Devil’s Claw

Devil’s Claw Root

Other Names: Harpagophyti radix

Composition: Devil’s Claw consists of dried tubers that contain bitter substances.

Description and History: This African herb is named for the claw like shape of its root. It is traditionally used for pregnancy and birth, as well as arthritis. It is one of the best blood purifiers known to herbalism. Studies show it can be more beneficial to arthritis sufferers than many conventional drugs. It has also been useful for back pain, for similar reasons. One recent trial showed great benefit when used over the course of 8 weeks.

Cross-Reference List: Aging

Back Pain: Participants for this study had regular back pain for over 6 months. Measurements were evaluated objectively throughout the 8 week trial, for which 130 patients qualified. The devil's claw participants were treated 2x day at 480mg each, and significant reductions in back pain occurred without any side effects. (Laudahn & Walper 2001). 

Osteoarthritis: Devil’s claw is also an effective treatment for arthritis, with a standardized treatment (50mg harpagoside) administered for 12 weeks reducing pain scores by an average of 25% of individuals in one study (Wegener, 2003).

Contraindications: Should not be used for those with these conditions: ulcers, gallstones, pregnancy, diabetes, or hypertension.

Interactions: Devil’s Claw could potentially increase the risk of bleeding for individuals who are taking blood thinners by reducing the efficacy of those medications. 

Preparations: Capsules are the most common way of taking Devil’s claw as internal use is the most effective application. Tablets and other commercial preparations are also used. It can be prepared in a syrup or culinary preparation but must be taken for extended periods of time to achieve efficacy so the preparation should be on suitable for long term use. It is not used topically.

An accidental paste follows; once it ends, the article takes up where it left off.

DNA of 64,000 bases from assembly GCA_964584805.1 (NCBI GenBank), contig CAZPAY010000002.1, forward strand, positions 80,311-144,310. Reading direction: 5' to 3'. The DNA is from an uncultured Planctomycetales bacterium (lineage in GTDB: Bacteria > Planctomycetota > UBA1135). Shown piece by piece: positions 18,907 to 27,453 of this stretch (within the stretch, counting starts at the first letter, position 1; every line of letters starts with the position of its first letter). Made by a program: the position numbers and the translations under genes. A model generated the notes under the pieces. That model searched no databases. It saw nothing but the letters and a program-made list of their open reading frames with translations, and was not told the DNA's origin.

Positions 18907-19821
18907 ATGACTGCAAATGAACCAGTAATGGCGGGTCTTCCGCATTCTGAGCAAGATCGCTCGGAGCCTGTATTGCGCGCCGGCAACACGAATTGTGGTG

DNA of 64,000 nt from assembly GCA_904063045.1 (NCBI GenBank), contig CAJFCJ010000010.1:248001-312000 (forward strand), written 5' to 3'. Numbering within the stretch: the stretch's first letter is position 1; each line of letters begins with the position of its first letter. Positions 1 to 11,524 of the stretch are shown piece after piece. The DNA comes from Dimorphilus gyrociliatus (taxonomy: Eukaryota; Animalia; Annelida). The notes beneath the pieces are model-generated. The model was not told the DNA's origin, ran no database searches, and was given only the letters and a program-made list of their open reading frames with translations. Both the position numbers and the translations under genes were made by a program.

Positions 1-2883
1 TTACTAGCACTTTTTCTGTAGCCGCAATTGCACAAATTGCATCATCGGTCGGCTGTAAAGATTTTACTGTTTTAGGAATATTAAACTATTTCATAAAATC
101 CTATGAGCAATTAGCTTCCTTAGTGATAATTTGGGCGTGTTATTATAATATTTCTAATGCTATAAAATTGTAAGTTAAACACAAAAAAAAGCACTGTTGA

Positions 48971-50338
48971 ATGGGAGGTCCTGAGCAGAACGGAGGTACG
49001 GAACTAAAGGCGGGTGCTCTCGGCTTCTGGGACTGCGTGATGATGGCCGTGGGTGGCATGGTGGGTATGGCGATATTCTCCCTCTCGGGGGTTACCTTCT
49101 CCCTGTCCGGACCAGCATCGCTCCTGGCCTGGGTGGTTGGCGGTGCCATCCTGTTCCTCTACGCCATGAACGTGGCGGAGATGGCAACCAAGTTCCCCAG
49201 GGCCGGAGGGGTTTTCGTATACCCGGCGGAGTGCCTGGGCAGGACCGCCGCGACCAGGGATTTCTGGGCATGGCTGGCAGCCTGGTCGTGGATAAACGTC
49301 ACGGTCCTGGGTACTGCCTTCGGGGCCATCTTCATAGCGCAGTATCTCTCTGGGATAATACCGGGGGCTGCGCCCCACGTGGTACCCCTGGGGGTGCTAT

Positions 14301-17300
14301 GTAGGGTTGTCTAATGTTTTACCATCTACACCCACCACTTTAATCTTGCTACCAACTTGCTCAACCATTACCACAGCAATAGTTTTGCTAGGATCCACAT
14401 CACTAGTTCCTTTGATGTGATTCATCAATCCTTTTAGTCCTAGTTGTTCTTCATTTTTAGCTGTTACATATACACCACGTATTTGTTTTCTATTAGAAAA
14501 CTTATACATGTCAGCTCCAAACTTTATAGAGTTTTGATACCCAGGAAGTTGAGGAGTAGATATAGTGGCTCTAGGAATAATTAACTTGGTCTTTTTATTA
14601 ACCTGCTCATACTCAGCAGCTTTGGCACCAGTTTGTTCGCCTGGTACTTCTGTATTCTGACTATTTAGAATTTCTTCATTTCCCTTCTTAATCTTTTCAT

Dose: Total daily dose is 500mg, which can be divided into 2-3 total doses for convenience for an otherwise healthy adult. Safe doses for children have not been established scientifically. 

Dig Deeper

Laudahn, D., & Walper, A. (2001). Efficacy and tolerance of Harpagophytum extract LI 174 in patients with chronic non‐radicular back pain. Phytotherapy research, 15(7), 621-624.   

Wegener, T., & Lüpke, N. P. (2003). Treatment of patients with arthrosis of hip or knee with an aqueous extract of devil's claw (Harpagophytum procumbens DC.). Phytotherapy Research, 17(10), 1165-1172.

Meet Dr Hawkins

Dr. Hawkins brings 20 years of expertise in the integrative health field to her role as Executive Director of the Franklin School of Integrative Health Sciences and the leader of our clinical research team.

She holds a Bachelor’s Degree in Environmental Health from Union Institute and University, a Master’s Degree in Health Education & Promotion from the University of Alabama, a post-graduate certificate in epidemiology from the London School of Hygiene and Tropical Medicine, a PhD in Health Research from Middle Tennessee State University, and is completing the post-doctoral Global Scholars Research Training Program at Harvard Medical School. She also holds certifications in numerous natural health fields including aromatherapy, aromatic medicine, herbalism, childbirth education, and labor support.